Sometimes the most compelling way to present a story is to take a step back. A narrative can, and will do the work for itself, giving the audience the chance to make its own conclusions. But, make no mistake; this “hands-off” approach doesn’t take any less work than the alternative. Documentary filmmaker James Burns went to painstaking lengths in building relationships with his subjects in Revolving Doors, a film that follows a man facing his second stint in prison. But, by putting in the time to build relationships, he had the opportunity to reveal the humanity behind recidivism in the prison system. Burns, an ex-convict turned filmmaker, crafts stories about how quickly we forget that incarcerated individuals are still human like the rest of us.
“If we’re talking about incarceration, recidivism, families who are caught in a cycle of poverty, then we need to put a human face on it,” he told us. “Connecting with these characters is a more effective way to talk about these issues.”
Here’s our conversation with James.
Musicbed: How did you find this story?
I met Jason Bobbitt on the set of a feature film called Jamesy Boy, which is, ironically, a story about my life and the years I spent in prison when I was younger. We were looking for the right person to play the role of a mentor figure for the protagonist while he’s in prison. I didn’t want to cast an actor, because I felt like a lot of the guys we were seeing weren’t bringing the raw authenticity the role called for. Somebody brought Jason Bobbitt to the set. He’d never acted before, but it’s very clear from the second you meet him that he’s got a presence you can’t ignore. I put him on tape, I brought it to the director, and I was convinced we had to cast him. And that’s what we did.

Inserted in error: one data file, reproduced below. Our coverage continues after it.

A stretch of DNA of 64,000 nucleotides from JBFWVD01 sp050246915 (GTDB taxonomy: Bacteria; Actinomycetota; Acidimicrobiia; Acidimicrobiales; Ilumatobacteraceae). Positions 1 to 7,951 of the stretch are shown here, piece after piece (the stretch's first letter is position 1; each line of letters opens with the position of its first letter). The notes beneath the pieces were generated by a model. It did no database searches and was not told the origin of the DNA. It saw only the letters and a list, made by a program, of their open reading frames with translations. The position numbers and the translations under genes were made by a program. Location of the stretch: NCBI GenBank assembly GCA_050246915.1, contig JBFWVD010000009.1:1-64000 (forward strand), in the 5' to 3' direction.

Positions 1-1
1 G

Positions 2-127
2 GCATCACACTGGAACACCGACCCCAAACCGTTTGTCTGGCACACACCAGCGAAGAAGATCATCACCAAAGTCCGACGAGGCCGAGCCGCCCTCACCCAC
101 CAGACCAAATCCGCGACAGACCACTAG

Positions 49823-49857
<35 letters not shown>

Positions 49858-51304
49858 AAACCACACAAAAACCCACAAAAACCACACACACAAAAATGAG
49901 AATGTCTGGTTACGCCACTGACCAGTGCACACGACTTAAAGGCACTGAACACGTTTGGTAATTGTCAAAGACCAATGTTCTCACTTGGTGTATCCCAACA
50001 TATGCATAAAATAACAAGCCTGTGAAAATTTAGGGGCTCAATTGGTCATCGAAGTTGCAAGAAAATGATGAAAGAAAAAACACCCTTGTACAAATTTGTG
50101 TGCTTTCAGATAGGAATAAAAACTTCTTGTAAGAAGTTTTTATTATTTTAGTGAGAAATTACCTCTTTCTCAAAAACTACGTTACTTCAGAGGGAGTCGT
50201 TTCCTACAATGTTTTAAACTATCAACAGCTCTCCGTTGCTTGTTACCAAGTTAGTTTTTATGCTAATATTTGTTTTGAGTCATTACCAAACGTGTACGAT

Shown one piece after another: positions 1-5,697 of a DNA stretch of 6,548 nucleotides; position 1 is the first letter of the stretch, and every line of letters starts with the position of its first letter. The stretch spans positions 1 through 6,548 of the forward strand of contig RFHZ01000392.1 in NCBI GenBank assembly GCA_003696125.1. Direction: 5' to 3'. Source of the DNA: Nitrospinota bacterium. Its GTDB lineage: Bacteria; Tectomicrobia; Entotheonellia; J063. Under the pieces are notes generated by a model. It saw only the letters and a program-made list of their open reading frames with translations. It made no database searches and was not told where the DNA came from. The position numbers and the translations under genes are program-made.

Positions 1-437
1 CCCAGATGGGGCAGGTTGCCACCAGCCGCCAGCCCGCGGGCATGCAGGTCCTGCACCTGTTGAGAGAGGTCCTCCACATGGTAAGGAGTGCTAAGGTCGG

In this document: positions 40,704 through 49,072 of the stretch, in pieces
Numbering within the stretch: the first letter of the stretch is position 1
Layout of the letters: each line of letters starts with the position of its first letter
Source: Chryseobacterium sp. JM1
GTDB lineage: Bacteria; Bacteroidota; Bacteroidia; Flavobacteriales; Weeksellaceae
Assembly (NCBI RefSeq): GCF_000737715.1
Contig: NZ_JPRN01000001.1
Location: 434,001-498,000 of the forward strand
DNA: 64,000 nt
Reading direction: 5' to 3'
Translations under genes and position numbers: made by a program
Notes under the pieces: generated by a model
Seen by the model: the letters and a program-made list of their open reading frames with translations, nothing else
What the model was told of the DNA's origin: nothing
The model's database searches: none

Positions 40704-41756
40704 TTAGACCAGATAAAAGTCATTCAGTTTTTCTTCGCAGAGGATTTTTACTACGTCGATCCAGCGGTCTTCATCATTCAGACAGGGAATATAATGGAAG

After he finished his scenes, Jason told me he was really thankful. He said, “I just want to thank you because for the first time in a long time, my kids are proud of me.” We got into a discussion about what that meant, and I found out Jason was looking at 20 years in prison for conspiracy to distribute cocaine. I’d been working on an idea for a piece that focused on recidivism, and I wanted somebody who wouldn’t be afraid to open up and bare his or her soul. That’s exactly how Jason is. He was never afraid to tackle something controversial; he didn’t shy away from things that could be painful. Jason had a great grip on everything that was happening — including the things he couldn’t control — and he was able to articulate what he’d been going through and experiencing in a very eloquent way.